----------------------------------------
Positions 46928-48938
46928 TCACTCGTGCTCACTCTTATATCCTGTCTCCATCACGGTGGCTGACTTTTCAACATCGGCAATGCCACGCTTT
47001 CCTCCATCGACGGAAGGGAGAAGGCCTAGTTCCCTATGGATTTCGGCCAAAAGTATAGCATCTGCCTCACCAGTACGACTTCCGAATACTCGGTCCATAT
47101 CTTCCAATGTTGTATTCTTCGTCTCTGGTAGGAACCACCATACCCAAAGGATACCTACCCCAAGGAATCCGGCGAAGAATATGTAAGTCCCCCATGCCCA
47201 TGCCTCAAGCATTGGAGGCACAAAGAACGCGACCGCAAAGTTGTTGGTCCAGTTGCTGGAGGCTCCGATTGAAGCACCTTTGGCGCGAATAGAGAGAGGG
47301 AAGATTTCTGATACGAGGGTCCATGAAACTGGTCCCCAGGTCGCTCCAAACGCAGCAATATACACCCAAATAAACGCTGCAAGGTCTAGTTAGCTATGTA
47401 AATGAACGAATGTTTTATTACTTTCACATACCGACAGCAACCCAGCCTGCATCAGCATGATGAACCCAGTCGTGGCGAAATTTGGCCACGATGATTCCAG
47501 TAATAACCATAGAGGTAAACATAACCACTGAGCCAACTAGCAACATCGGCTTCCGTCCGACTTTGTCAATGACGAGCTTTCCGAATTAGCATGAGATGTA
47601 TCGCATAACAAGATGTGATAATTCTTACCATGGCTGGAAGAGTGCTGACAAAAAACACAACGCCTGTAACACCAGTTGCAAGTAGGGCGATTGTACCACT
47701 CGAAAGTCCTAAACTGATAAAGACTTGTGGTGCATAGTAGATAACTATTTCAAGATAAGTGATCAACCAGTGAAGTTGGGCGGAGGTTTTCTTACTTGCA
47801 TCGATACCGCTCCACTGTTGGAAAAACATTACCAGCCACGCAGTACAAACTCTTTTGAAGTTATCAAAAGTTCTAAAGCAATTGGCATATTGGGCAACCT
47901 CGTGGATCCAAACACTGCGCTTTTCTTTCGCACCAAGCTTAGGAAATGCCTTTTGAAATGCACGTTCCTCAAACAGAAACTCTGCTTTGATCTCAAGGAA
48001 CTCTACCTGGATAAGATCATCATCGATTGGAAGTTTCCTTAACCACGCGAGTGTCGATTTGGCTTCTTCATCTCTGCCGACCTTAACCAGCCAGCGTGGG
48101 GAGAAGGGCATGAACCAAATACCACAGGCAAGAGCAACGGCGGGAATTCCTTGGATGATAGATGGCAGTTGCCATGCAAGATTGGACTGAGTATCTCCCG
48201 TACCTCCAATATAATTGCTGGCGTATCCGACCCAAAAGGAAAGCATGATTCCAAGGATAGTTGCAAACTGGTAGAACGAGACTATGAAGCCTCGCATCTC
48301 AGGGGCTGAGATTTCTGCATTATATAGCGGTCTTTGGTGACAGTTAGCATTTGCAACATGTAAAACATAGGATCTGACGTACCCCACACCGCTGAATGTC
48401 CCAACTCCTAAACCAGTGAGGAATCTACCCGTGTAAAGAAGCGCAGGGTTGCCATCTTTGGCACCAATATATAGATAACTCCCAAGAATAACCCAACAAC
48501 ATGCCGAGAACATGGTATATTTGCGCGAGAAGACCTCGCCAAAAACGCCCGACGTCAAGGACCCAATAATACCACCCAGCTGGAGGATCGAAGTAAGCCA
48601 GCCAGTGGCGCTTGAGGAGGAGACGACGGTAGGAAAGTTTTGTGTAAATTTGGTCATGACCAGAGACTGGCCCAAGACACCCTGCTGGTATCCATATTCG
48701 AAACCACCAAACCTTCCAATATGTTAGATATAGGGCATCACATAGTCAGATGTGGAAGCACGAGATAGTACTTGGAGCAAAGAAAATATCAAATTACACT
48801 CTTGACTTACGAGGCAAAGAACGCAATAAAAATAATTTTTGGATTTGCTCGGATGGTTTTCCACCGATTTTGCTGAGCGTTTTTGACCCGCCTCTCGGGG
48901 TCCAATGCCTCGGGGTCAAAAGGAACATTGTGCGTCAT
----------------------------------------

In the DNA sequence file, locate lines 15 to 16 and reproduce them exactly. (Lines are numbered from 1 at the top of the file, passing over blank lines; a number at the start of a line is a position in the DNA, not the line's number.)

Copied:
48201 TACCTCCAATATAATTGCTGGCGTATCCGACCCAAAAGGAAAGCATGATTCCAAGGATAGTTGCAAACTGGTAGAACGAGACTATGAAGCCTCGCATCTC
48301 AGGGGCTGAGATTTCTGCATTATATAGCGGTCTTTGGTGACAGTTAGCATTTGCAACATGTAAAACATAGGATCTGACGTACCCCACACCGCTGAATGTC